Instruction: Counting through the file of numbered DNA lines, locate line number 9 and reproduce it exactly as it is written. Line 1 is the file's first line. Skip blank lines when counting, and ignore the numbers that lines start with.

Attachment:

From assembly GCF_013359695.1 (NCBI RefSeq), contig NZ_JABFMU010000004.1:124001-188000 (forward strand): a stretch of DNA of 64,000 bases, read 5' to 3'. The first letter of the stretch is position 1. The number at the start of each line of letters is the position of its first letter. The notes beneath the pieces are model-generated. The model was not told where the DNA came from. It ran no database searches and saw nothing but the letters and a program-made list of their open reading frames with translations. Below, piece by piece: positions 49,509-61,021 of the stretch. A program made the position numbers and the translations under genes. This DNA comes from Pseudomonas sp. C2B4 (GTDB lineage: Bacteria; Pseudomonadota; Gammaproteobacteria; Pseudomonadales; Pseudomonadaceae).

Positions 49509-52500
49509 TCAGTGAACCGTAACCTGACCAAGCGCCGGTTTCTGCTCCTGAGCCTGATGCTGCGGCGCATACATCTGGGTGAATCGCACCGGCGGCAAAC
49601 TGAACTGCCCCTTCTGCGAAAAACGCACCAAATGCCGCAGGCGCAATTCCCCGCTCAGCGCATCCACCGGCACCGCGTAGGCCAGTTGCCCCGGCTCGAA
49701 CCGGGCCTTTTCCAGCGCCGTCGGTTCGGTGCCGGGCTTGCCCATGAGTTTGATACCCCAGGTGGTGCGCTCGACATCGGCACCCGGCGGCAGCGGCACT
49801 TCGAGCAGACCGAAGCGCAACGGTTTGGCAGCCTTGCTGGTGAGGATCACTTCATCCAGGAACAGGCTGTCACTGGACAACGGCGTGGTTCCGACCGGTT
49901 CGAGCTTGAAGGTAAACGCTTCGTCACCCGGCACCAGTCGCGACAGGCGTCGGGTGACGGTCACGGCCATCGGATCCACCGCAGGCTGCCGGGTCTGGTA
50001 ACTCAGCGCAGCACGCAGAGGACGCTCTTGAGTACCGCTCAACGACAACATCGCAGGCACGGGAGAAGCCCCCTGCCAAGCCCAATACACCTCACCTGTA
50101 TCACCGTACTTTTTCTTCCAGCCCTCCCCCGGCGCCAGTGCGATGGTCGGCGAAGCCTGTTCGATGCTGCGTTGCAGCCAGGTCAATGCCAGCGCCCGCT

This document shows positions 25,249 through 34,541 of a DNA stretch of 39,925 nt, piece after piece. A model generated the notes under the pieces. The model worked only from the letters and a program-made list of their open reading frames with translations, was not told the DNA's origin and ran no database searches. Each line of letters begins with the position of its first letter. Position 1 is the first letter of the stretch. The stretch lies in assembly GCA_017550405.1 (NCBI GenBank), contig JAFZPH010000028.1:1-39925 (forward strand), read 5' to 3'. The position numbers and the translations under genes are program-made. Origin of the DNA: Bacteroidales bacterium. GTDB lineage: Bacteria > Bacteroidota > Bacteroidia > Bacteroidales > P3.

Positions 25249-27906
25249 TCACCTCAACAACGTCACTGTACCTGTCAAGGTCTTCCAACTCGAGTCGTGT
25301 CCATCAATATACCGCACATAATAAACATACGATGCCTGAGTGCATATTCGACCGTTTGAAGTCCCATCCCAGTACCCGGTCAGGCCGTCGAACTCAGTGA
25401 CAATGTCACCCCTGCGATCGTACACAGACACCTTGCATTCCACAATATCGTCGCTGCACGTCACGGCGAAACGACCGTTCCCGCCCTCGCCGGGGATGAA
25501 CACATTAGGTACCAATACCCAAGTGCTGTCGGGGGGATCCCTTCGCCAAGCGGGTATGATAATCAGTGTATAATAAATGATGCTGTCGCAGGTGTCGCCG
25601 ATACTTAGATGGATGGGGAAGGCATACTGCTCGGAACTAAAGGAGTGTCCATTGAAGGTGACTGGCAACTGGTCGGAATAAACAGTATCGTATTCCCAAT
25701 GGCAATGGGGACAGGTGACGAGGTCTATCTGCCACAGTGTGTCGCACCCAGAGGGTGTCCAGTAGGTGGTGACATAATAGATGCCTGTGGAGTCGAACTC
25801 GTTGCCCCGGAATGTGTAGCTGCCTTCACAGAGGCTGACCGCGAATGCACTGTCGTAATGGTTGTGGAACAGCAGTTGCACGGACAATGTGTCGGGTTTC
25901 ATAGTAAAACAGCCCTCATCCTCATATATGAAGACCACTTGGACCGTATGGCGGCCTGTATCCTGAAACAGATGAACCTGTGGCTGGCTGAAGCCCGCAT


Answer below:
50101 TCACCGTACTTTTTCTTCCAGCCCTCCCCCGGCGCCAGTGCGATGGTCGGCGAAGCCTGTTCGATGCTGCGTTGCAGCCAGGTCAATGCCAGCGCCCGCT